Freeview is more than capable of delivering HD content... The fact many boxes can not decode it is another thing entirely (most are only MPEG2 capable) The reason it doesnt thusfar is analogue still uses more transmitter bandwidth. The reason freeview has less channels than freesat is simply down to the same reason... space. Bandwidth on freeview is currently expensive due to the lack of MUX space. When analogue is switched off it should (NOTE SHOULD) result in less part time channels and hopefully less of those quiz and shopping channels piles of you know what.
Posted by CARPETBURN over 8 years ago
@Dawn, Not sure what you mean with your final comment. A service like this could be very good and reliable, picture and sound on a TV over broadband service certainly should NOT breakup as much as it does on Sky and Virgin just at the first sign of heavy rain.
Posted by comnut over 8 years ago
Note I did not say it was not capable!!! re-read the post!!
Posted by TGVrecord over 8 years ago
Each platform has its technical draw backs. Sky & Freesat can be affected by rain especially if the dish is a small ie 43cm. A 60cm dish should give better reception. In many areas Freeview is currently broadcast on low power and can be easily affected by electrical interferance ie vacuum cleaners.
Posted by Dixinormous over 8 years ago
Mmm if TV on the cable network started breaking up whenever it rained we'd be in for extreme pain with broadband services, and Sky likewise is fine so long as the dish is aligned properly, takes incredibly crummy conditions to knock out a decently aligned dish.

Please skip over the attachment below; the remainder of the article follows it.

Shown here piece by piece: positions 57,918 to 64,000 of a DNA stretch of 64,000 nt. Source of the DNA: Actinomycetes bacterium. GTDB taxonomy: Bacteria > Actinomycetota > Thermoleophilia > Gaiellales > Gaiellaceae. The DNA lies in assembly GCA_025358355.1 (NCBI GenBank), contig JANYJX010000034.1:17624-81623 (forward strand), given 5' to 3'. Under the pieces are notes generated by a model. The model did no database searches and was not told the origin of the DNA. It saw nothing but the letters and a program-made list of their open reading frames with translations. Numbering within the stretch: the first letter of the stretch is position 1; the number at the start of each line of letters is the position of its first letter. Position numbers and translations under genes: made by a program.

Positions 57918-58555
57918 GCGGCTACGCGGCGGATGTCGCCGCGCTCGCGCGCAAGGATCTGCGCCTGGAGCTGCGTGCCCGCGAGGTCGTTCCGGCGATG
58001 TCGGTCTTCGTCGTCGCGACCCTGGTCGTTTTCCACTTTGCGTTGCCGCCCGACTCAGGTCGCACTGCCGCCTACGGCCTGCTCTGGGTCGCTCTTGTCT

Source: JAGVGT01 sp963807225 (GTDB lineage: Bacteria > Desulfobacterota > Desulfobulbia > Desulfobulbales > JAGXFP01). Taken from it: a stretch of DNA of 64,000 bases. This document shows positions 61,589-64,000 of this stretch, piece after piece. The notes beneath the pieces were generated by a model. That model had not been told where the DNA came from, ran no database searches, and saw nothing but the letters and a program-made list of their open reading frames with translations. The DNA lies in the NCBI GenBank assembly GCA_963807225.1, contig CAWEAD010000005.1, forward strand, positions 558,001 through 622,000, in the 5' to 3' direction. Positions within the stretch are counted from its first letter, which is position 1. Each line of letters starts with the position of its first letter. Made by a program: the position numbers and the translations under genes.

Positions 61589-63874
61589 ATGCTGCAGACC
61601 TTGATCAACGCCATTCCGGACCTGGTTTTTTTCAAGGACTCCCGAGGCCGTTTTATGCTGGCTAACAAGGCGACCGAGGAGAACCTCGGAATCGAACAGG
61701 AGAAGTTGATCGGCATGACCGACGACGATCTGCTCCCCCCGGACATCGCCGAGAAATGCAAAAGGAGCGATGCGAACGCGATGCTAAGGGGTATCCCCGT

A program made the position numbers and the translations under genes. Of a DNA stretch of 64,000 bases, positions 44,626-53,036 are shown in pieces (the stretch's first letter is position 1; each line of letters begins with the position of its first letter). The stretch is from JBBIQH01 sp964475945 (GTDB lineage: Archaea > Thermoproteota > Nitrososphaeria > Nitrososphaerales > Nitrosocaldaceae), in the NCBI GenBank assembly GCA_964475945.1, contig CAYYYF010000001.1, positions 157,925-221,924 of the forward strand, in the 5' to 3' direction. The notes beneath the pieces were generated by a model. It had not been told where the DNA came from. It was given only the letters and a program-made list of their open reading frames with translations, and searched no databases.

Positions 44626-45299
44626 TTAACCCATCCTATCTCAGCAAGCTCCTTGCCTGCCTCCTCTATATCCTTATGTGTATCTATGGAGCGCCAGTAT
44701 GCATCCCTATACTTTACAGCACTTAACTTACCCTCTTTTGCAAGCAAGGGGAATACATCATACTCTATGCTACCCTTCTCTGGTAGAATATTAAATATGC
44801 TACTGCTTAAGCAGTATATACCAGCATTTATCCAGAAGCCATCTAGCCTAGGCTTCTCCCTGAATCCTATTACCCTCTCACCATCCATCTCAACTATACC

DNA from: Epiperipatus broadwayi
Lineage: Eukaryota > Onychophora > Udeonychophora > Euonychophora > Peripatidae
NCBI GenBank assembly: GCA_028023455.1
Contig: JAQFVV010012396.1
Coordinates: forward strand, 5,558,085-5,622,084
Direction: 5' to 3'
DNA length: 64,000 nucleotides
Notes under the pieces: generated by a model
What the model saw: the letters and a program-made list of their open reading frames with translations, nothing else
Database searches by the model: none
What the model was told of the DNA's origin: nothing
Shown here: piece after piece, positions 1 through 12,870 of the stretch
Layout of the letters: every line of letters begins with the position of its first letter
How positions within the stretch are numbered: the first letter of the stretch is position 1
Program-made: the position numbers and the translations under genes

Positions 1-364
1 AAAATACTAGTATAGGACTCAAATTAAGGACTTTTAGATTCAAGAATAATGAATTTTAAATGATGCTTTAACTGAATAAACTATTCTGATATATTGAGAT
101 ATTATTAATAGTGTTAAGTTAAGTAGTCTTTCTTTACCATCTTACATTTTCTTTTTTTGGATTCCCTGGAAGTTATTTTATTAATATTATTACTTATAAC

Posted by comnut over 8 years ago
The cable network is usually fed by dish at HQ, so any breakup is due them being all thumbs, or SKY's new 'piracy protection' disagreeing with their transmitter... ( or even not having a backup dish in a secondary location, to prevent loss due to weather/breakdown??)
Posted by comnut over 8 years ago
As for freeview HD, did you miss all this???
Ofcom confirms three Freeview HD channels (see comments for STB & codec details...)

Ask here for more details... Its got PM too :)

*fourth* HD channel to be allocated..
Posted by comnut over 8 years ago
lots more info here..
"Freeview HD and DVB-T2"

and in the latest mag..
Posted by comnut over 8 years ago
"The reason freeview has less channels than freesat is simply down to the same reason... space."
er, understatement of the year.... like comparing a thimble to a pint mug...

Freeview has upto 48 channels, using the freq. 470 to 870 MHz..

Freesat has over 140 channels, using the freq. 10714 to 12480 MHz (12.480 GHz) and more can be added later, by using a second satellite, no fancy codecs or compression needed...
Posted by CARPETBURN over 8 years ago
quote"Mmm if TV on the cable network started breaking up whenever it rained we'd be in for extreme pain with broadband services, and Sky likewise is fine so long as the dish is aligned properly, takes incredibly crummy conditions to knock out a decently aligned dish."

Not from my experience, i once had Sky and the TV service is affected by poor weather (normally on channels that operate at a lesser strength).